CPU coolers are the most important part of any PC setup if you’re looking to get good performance out of your computer, especially if you want to play very recently released games. A lower temperature PC is a more reliable PC so let’s have a look at the best different types of cooler.
Air coolers are the most common types – they use a fan and a heat sink to absorb and ventilate the PC. Liquid cooling systems are rarer and more appropriate for more complex builds – it involves thermodynamics and cycling of heat through a liquid unit to cool down the heat.
Of course, it all depends on what your machine is built for. Graphically demanding games and software, the likes of Final Fantasy XV, VR titles like Subnautica, and the Adobe suite of products can often insist on sophisticated cooling systems, while a Flash-based title or casino game might not trouble even the cheapest air cooler.
In fact, let’s be honest; your average desktop gamer probably has no idea what’s heating or cooling their machine. And, with MMOs and gaming websites like Party Casino increasingly running proprietary software to streamline the gameplay experience, it doesn’t always matter. There’s a full article explaining casino software available online but, for now, let’s take a look at the very best cooling systems available at the moment, regardless of what you want to play.
NZXT Kraken X62
Having been available for nearly two years, the Kraken X62 has developed a strong reputation with its aesthetic appearance, with an infinity-mirror design in the pump head that accentuates the RGB lighting. Also, NZXT was one of the first companies to introduce all-in-one liquid coolers to the market, so they’re a pioneer in that sense. Its position at and around the top of the charts since its release is a testament to its reputation.
While this air cooler is one of the more expensive ones (which shows how expensive liquid ones can be in comparison), it’s justified as the NH0D15 is a top-end performer. Composed of a fan and heatsink, it outperforms its competitors in performance, but also in noise levels – important if you can’t afford a liquid cooler but are worried about the sound that an air cooler would make while you are gaming.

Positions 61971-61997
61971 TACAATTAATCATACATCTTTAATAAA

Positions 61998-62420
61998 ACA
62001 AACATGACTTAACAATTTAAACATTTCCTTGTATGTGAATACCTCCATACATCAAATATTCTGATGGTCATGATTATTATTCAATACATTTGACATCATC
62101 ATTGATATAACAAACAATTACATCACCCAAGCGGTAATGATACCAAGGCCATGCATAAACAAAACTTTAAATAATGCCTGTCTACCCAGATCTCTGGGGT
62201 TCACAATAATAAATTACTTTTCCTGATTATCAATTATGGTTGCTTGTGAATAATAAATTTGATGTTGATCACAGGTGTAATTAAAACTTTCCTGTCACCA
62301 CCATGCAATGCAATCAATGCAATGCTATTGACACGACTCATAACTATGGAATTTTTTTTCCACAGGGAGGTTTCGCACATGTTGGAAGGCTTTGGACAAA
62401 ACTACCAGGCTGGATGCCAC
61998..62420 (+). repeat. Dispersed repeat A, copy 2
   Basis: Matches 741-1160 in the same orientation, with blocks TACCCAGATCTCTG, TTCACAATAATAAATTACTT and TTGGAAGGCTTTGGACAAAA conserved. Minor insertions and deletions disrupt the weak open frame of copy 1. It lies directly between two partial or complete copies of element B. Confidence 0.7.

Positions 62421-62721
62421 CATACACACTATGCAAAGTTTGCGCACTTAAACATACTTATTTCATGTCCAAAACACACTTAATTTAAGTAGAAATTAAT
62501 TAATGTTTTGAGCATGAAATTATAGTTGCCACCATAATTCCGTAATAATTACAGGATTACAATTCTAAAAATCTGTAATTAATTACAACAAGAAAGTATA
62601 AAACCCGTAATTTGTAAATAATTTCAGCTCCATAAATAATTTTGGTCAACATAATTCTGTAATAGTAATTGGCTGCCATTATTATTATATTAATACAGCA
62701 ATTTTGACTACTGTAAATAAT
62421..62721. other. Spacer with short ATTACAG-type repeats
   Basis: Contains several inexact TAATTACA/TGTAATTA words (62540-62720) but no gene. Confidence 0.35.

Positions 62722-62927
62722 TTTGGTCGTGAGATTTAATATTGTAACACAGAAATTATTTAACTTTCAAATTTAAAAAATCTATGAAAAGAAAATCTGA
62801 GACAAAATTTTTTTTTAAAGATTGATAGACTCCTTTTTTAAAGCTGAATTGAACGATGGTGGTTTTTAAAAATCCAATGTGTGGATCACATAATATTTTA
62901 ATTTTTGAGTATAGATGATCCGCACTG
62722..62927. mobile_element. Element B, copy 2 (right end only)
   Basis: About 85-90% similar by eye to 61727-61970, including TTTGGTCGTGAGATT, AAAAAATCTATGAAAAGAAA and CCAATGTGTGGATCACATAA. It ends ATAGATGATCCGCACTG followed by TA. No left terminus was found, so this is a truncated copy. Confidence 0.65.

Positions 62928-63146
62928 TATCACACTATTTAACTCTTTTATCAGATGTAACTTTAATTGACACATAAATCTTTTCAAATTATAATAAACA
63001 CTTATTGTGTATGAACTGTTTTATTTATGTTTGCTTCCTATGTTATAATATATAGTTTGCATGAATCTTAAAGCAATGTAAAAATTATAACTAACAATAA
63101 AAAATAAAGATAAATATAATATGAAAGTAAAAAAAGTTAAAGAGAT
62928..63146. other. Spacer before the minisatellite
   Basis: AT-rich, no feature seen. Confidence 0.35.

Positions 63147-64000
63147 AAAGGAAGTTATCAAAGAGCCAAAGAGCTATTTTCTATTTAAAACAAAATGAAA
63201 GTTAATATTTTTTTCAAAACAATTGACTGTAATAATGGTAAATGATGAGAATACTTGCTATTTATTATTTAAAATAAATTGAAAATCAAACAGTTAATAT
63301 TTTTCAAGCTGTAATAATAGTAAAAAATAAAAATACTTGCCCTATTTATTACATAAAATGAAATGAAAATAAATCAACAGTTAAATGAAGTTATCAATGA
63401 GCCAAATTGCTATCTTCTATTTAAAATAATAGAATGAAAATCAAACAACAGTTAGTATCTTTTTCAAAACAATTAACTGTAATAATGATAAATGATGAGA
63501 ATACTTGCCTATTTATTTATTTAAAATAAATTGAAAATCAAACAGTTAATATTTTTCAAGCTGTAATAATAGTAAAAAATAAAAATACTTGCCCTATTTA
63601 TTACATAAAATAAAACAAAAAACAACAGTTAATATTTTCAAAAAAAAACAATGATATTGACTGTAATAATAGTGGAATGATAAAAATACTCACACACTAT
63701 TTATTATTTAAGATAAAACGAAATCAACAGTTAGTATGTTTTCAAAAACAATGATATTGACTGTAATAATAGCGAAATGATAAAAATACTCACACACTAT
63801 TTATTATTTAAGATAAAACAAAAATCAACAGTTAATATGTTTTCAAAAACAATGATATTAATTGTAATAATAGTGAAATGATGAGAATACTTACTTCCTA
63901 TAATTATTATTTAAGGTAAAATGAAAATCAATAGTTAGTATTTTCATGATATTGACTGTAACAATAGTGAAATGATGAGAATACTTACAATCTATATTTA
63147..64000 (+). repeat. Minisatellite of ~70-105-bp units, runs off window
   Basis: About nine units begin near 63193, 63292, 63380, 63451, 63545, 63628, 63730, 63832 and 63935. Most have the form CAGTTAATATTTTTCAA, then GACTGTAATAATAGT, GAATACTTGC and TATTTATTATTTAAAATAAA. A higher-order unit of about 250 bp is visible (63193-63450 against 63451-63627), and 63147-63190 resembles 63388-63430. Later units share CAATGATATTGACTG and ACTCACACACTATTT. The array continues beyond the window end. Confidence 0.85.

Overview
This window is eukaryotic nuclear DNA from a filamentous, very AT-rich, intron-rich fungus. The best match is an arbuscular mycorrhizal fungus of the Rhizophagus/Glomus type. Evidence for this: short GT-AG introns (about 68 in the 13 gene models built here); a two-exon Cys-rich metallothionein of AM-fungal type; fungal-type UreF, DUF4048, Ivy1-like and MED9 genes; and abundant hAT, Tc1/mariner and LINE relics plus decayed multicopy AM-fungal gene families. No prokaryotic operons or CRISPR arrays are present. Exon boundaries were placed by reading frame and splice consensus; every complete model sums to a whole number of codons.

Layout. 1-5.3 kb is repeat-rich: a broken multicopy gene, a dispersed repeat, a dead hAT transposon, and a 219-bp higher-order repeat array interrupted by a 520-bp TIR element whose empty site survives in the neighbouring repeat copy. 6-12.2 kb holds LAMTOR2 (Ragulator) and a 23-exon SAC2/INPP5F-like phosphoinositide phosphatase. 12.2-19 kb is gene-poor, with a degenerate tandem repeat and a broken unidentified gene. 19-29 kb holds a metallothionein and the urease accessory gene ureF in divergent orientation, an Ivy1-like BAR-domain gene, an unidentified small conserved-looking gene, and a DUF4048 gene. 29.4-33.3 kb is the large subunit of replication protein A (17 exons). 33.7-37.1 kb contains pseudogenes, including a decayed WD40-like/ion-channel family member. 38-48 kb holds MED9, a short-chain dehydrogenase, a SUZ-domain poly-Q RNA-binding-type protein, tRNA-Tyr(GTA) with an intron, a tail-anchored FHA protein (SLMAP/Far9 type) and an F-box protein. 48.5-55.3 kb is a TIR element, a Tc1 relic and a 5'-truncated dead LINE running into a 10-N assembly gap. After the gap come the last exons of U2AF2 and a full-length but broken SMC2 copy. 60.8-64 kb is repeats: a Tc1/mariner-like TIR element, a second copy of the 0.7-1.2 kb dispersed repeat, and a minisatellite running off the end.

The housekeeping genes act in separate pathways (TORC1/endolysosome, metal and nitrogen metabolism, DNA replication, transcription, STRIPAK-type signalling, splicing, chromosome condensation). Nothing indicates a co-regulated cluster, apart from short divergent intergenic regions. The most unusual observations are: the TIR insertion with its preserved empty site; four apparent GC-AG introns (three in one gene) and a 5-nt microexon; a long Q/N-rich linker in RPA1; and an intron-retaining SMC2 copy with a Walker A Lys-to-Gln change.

EVGA CLC 240
The CLC coolers from EVGA are a strong mid-range pick, matching up to the performance of Corsair and NZXT models at a cheaper price, albeit at the cost of some features. Noise reduction is one of them – at full performance, the cooler is known to get loud, but hopefully it won’t need to reach this level at any time. Apart from that, most of what’s missing compared to competing models are some aesthetic features, namely the lack of addressable RGB lighting.
Cooler Master Hyper 212 Evo
This very wallet-friendly offering from Cooler Master is a cooler veteran, having been around for well over ten years. While that might seem like cause for concern, it’s a testament to its affordable performance. The 212 Evo is a further evolved version of the tried and tested format, with four direct contact heatpipes, an improved aluminium heatsink and a 120mm high airflow fan. It’s also only slightly bigger than a stock cooler, meaning that at the price it retails for there really isn’t any point holding onto your stock cooler.
Of course, not everyone needs a cooler for gaming – some people will look past this full article on high-performance coolers to look for places to game online. But in short, if you’re a hardcore gamer, then liquid coolers will be what you want, but if you’re more interested in keeping your computer just going for a longer time, then an air cooler will do just fine.